# Projectile Review Worksheet

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Table of Contents

## Problems

### 1. Red Elk jumps horizontally off the edge of a cliff and hits the water 1.55 seconds later, about 12.7 m from the base of the cliff. a) What height was the cliff? b) With what speed did he leave the edge? c) What is his velocity of impact in terms of vector components, and d) in terms of angle and magnitude?

So we fill in our H/V suvat:

H V

s = 12.7 m
u =
v =
a = 0
t = 1.55 s

s =
u = 0 (cliff)
v =
a = -9.81 m/s/s
t = 1.55 s

The first part of the problem asks for the vertical displacement. Because we have the initial velocity (0 in cliff problems), the acceleration (gravity), and the time (given), we can solve for displacement by using the following formula:

s = ut + .5at2
s = (0)(1.55 s) + (.5)(9.81 m/s2)(1.55 s)2
s = 11.7843 m = 11.8 m

The next part asks for the horizontal velocity. We can find this by using our given values

s = ut + .5at2
12.7 m = (u)(1.55 s) + (.5)(0 m/s2)(1.55 s)2 u = 8.19355 m/s = 8.19 m/s

We are now looking for both of the components of the impact velocity. These are, basically, our final velocities for both x and y. Since the x value never changes, we already know our x component is going to be 8.19 m/s. We do, however, have to solve for y.

v2 = u2 + 2as
v2 = 02 + 2(-9.81 m/s2)(11.8 m) v = 15.2156 m/s = -15.2 m/s
8.19 m/s x + -15.2 m/s y

In order to convert that into angle magnitude, we will use our x and y components as two sides of a right triangle. Our magnitude will act as the hypotenuse. In order to find the angle, we will take the inverse tangent of the y/x.

a2 + b2 = c2
(8.19)2 + (15.2)2 = c2 c = 17.266 m/s = 17.3 m/s
tan-1(-15.2/8.19) = -61.7o
17.3 m/s @ -61.7o

### Red Elk projects a ball with a horizontal velocity of 13.8 m/s from the top of a cliff that is 21.0 m tall. a) What time will it take the ball to strike the ground? b) Where will the ball land? c) What will be the speed of impact? d) What is the velocity in Angle Magnitude notation) and e) position (in terms of components) of the ball exactly 1.50 seconds after he throws it?

H V

s =
u = 13.8 m/s
v = 13.8 m/s
a = 0
t =

s = 21
u = 0 (cliff)
v =
a = -9.81 m/s/s
t =

The first question asks for the time. Even though time is on either side, both x and y, we will use the y values to solve for it.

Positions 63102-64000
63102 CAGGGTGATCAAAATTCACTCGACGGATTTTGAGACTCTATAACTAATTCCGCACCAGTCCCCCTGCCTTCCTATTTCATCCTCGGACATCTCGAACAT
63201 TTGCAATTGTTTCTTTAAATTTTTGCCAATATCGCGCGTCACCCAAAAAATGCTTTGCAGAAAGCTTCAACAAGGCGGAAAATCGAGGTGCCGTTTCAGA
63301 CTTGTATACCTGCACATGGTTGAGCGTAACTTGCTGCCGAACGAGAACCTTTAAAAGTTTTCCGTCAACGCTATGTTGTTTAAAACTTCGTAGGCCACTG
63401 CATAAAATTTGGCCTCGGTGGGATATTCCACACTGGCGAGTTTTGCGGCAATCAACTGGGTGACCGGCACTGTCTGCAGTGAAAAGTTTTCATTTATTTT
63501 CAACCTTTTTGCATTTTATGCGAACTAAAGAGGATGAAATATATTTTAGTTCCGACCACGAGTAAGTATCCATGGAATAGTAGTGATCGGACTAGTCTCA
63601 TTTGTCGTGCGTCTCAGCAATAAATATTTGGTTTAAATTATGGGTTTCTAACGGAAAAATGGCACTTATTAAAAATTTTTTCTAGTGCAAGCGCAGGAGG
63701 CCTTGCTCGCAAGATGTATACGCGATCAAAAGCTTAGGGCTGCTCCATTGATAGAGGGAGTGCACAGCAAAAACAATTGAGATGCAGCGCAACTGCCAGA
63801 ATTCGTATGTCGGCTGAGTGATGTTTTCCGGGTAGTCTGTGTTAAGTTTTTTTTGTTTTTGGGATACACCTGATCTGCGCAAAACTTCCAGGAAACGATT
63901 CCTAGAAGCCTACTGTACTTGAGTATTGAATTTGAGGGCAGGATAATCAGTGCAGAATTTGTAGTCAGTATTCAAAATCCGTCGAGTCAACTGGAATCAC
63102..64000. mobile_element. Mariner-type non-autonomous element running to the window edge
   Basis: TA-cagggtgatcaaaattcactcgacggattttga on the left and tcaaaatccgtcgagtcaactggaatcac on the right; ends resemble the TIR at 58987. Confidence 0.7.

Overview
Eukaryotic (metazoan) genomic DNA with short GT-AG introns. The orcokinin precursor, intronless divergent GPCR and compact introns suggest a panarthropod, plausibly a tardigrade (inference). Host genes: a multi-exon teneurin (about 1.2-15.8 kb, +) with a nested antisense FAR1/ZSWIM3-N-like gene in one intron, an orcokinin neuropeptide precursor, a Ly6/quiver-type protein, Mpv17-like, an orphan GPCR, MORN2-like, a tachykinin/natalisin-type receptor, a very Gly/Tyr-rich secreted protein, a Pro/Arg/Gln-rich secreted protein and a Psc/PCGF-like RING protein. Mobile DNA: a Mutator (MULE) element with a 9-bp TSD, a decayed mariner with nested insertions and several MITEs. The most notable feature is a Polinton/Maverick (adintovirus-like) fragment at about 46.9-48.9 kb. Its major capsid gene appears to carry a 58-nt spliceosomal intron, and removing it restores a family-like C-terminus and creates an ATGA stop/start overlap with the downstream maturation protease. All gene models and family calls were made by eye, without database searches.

s = ut + .5at2
21 m = (0 m/s)(t) + (.5)(-9.81 m/s2)(t)2
t = 20.6914 s = 2.07 s

Our next variable to solve for is the horizontal displacement:

s = ut + .5at2
s = (13.8 m/s)(2.07 s) + (.5)(0 m/s2)(2.07 s)2
s = 28.566 m = 28.6 m

The next part of the question asks for the final speed. We will have to first calculate both of the final velocities and then turn them into a single magnitude (just like part d in problem 1, without us needing to find the angle). For our components, however, we can see that since there is no acceleration in x, that the final velocity for x will be the same as the initial velocity (13.8 m/s). To solve for y, however:

v2 = u2 + 2as
v2 = (0 m/s)2 + (2)(-9.81 m/s2)(21 m)
v = 20.2983 m/s y

To now solve for the magnitude using both of our components:

a2 + b2 = c2
(13.8)2 + (20.3)2 = c2
c = 24.5451 m/s = 24.5 m/s

The final part of the question asks for both the angle magnitude and position of the ball at a given time of 1.5 s. We will first solve for the angle magnitude. No matter what our time, our x velocity is always the same (13.8 m/s). We will need to solve, however, for a new y velocity.

v = u + at
v = 0 m/s + (-9.81 m/s2)(1.5 s)
v = -14.715 m/s

With both the x and y components, we can use the Pythagorean Theorem and inverse tangent (like part d of problem 1) to find our angle magnitude.

a2 + b2 = c2
(13.8)2 + (14.715)2 = c2
c = 20.1735 m/s = 20.2 m/s
tan-1(-14.715/13.8) = -46.8379o = -46.8o
20.2 m/s @ -46.8o

In order to find the displacements at both x and y at 1.5 seconds, we will use the following suvat table with our newfound values.

H V

s =
u = 13.8 m/s
v = 13.8 m/s
a = 0
t = 1.5 s

s =
u = 0 (cliff)
v = 14.715 m/s
a = -9.81 m/s/s
t = 1.5 s

To solve for each the x and y displacements:

For x
s = ut + .5at2
s = (13.8 m/s)(1.5 s) + (.5)(0 m/s2)(1.5 s)2
s = 20.7 m
For y
s = ut + .5at2
s = (0 m/s)(1.5 s) + (.5)(-9.81 m/s2)(1.5 s)2
s = 11.03625 m = 11.0 m
20.7 m x + 11.0 m y

### 3. A football leaves the ground at a speed of 27.4 m/s at an angle above the horizontal of 57o. a) Draw a picture of the initial velocity vector. b) What is the horizontal velocity? c) What is the initial vertical velocity component? d) What time will the ball be in the air? e) What distance will it go in that time? f) What is the velocity in angle magnitude notation at a time of 3.80 seconds after launch? g) What is the maximum distance you could make a football go with that speed? (Use the range equation and plug in the angle which gives you the best range)

We are given a vector of 27.4 m/s at 57o. In order to find the horizontal and vertical velocity components, we will have to

27.4cos(57) = 14.923 m/s = 14.9 m/s
27.4sin(57) = 22.9795 m/s = 23.0 m/s

Now that we have the answers to b and c, we can create a horizontal and vertical suvat table.

H V

s =
u = 14.9
v = 14.9
a = 0
t = 1.5 s

s = 0
u = 23 m/s
v = -23 m/s
a = -9.81 m/s/s
t =